NO PERSON, EITHER MAN OR WOMAN, SHALL BE DENIED MEMBERSHIP BECAUSE OF RACE, CREED OR COLOUR.
At a meeting of the Directors on 5th March 1923 it was resolved that the Company should enter into a contract with Bovis Ltd to construct the golf club. Bovis were delighted to undertake the task and, most importantly, agreed that payment for the work should be made at the Club's convenience.
In June 1923 further Directors were appointed and, most unusually for the time, one of them was a woman, Mrs A. Austin.
There is evidence that the great golfer and course designer James Braid prepared the designs and plans for the course for the sum of £250. The actual building of the course was done by a group of gardeners employed by the Club using a "gang mower" comprising five small mowers linked together by a piece of timber and pulled by a horse purchased from the local butcher for £20.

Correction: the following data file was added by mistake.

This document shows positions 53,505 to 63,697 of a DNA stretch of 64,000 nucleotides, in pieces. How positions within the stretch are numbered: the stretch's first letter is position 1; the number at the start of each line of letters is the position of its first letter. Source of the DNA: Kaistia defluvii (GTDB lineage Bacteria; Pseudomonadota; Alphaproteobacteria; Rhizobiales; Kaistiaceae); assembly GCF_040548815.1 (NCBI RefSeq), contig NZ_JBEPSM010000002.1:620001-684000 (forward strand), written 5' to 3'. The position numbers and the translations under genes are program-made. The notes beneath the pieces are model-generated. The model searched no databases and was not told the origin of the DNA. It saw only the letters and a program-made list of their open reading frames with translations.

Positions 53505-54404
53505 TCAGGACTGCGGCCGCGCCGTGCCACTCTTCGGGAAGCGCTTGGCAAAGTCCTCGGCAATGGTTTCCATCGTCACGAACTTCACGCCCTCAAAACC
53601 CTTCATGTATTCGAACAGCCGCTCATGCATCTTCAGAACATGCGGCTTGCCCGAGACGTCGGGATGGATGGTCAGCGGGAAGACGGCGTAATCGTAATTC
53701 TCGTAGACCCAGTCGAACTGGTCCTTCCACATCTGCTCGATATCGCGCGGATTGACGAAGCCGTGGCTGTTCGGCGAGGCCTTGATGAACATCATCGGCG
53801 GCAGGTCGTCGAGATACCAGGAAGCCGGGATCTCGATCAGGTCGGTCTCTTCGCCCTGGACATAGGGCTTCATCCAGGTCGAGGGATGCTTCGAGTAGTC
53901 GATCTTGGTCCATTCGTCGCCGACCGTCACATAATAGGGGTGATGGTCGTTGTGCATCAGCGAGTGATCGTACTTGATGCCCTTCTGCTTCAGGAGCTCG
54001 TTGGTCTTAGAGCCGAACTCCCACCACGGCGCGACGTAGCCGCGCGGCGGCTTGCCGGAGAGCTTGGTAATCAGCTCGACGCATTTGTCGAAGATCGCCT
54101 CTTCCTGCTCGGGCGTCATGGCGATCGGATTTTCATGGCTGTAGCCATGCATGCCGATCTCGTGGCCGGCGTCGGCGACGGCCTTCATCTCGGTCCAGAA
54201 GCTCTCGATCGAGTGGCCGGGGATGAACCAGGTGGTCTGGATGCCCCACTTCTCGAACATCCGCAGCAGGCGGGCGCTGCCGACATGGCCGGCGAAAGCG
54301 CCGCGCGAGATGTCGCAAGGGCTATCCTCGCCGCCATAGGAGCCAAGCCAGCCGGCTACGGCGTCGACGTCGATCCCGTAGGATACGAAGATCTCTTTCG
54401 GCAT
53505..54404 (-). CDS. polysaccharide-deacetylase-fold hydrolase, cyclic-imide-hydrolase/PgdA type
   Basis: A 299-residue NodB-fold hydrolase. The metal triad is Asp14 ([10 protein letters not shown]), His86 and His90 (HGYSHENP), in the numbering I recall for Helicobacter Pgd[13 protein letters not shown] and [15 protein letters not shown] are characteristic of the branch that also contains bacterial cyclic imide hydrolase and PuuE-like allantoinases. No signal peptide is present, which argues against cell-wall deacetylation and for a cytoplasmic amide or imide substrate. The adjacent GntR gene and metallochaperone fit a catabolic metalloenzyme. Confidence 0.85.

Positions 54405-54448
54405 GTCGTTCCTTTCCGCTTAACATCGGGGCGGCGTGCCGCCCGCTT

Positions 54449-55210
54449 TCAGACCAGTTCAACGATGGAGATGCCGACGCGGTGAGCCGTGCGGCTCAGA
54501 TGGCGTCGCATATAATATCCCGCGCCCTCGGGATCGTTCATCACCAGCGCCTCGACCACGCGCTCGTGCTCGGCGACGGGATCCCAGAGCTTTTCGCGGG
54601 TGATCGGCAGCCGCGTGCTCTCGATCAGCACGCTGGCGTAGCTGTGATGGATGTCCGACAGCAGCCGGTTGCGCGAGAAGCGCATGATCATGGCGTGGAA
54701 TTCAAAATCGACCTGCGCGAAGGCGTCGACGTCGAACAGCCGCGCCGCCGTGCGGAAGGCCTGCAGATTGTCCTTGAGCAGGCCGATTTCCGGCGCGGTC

On the 27th September 1924 the course was officially opened with exhibition matches played by J. H. Taylor, F. Ray, J. Braid and A. Herd all ex British Open champions.
The Club went through a difficult period during the second world war as members were in the army and those that weren't found it difficult to travel. Parts of the course were requisitioned by the army, a concrete "pill-box" still exists between the 11th green and 12th tee. Other parts were ploughed up for farming. What was left was maintained by a small but dedicated group of members.
In 1948 the Company owning the Club was dissolved and a new one created in which every golfing member has a share and equal voting rights. A Board of Directors was elected to run the Club on behalf of the members, and that is how the Club exists today.